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Thread: To drain or not to drain?

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    To drain or not to drain?

    Hi,

    I recently purchased a new home with a 16,000 gallon salt pool/spa (plaster/pebbletec finish).

    FC - 5.0
    CC - 0
    Salt - 2600
    pH - 7.6
    TA - 90
    CH - 600
    CYA - >100
    Phosphates - 350ppb

    The chlorine generator is a ClevaChlor RP30HD, which recommends a salt level of 2250-2750.

    The filter is a Sta-Rite System 3 cartridge filter.


    Due to the high CH levels, the pool store guy (as well as the pool company I had inspect the pool prior to buying the house) suggests draining and refilling. The water here is relatively hard, so I had them test my available fill water as well -- 160.

    The CYA level is also "too high," but they can't tell me by how much since their test caps out at 100ppm. This was another reason they gave to drain.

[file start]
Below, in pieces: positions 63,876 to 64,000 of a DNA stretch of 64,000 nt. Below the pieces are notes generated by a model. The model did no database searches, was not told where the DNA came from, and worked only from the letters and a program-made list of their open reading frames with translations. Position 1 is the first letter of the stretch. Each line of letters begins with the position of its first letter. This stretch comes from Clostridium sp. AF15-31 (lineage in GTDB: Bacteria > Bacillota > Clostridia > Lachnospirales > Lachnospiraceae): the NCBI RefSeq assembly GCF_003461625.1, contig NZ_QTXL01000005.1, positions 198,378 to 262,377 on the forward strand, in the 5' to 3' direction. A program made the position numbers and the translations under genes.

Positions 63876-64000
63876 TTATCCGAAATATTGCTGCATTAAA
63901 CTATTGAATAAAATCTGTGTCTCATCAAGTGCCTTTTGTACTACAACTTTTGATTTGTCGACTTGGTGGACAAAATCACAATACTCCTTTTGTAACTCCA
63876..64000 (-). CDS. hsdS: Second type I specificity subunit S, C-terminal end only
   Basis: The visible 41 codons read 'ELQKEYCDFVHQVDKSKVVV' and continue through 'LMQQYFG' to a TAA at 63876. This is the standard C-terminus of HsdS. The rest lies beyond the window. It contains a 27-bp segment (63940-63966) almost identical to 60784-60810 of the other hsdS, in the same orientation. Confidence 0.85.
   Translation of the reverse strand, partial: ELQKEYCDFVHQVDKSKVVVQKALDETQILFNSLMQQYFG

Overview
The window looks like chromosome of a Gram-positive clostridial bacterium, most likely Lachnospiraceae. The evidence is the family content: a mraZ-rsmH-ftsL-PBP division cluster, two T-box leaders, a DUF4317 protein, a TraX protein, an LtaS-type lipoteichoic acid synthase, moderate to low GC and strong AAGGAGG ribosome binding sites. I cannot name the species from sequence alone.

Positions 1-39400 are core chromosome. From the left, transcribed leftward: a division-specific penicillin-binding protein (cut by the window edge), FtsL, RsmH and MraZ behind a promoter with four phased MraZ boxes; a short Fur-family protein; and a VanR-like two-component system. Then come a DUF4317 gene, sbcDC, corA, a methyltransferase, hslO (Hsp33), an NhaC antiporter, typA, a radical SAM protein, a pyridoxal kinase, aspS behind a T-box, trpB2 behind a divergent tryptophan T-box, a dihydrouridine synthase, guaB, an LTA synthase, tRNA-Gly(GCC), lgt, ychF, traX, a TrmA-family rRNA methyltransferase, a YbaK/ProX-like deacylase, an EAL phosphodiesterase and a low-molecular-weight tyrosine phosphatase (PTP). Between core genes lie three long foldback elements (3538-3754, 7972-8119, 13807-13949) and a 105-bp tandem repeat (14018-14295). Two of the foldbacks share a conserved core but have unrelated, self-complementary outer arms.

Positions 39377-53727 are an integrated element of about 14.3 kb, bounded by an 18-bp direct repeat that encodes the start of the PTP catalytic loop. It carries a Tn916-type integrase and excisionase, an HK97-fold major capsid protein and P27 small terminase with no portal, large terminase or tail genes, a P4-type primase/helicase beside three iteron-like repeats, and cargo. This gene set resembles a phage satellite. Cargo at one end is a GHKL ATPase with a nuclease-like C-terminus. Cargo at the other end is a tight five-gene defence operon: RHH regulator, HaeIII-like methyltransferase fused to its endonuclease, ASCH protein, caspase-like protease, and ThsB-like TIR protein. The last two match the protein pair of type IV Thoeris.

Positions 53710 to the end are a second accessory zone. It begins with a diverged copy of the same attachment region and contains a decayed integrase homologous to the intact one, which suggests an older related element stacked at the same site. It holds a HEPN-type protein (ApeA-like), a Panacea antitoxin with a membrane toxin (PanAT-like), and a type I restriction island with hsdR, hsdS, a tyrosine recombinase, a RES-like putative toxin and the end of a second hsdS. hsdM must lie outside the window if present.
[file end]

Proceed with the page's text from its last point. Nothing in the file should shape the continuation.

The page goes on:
The pool was built in 2004, and I have no idea if it has been drained previously (or how well things have been maintained beyond what I can see now).


    The first question is whether or not I need to drain. My feeling is yes, since the CH levels are only going to go up from here.


    Second, supposing that I do drain and refill, in what order do I need to set things up? What I have surmised so far is something like this:

    - Add salt to the high end of the range
    - Adjust pH and TA
    - Add CYA to ~75ppm
    - Start the SWG
    - Adjust SWG to achieve FC of 3-5ppm


    Do I need to do something to get some chroline built up in the water between the time that I fill it up and the time that I start the salt system (salt, pH, TA, and CYA all at proper levels)? How long should I expect it to take from the time that the water level is good until I can fire up the salt system and let things level out?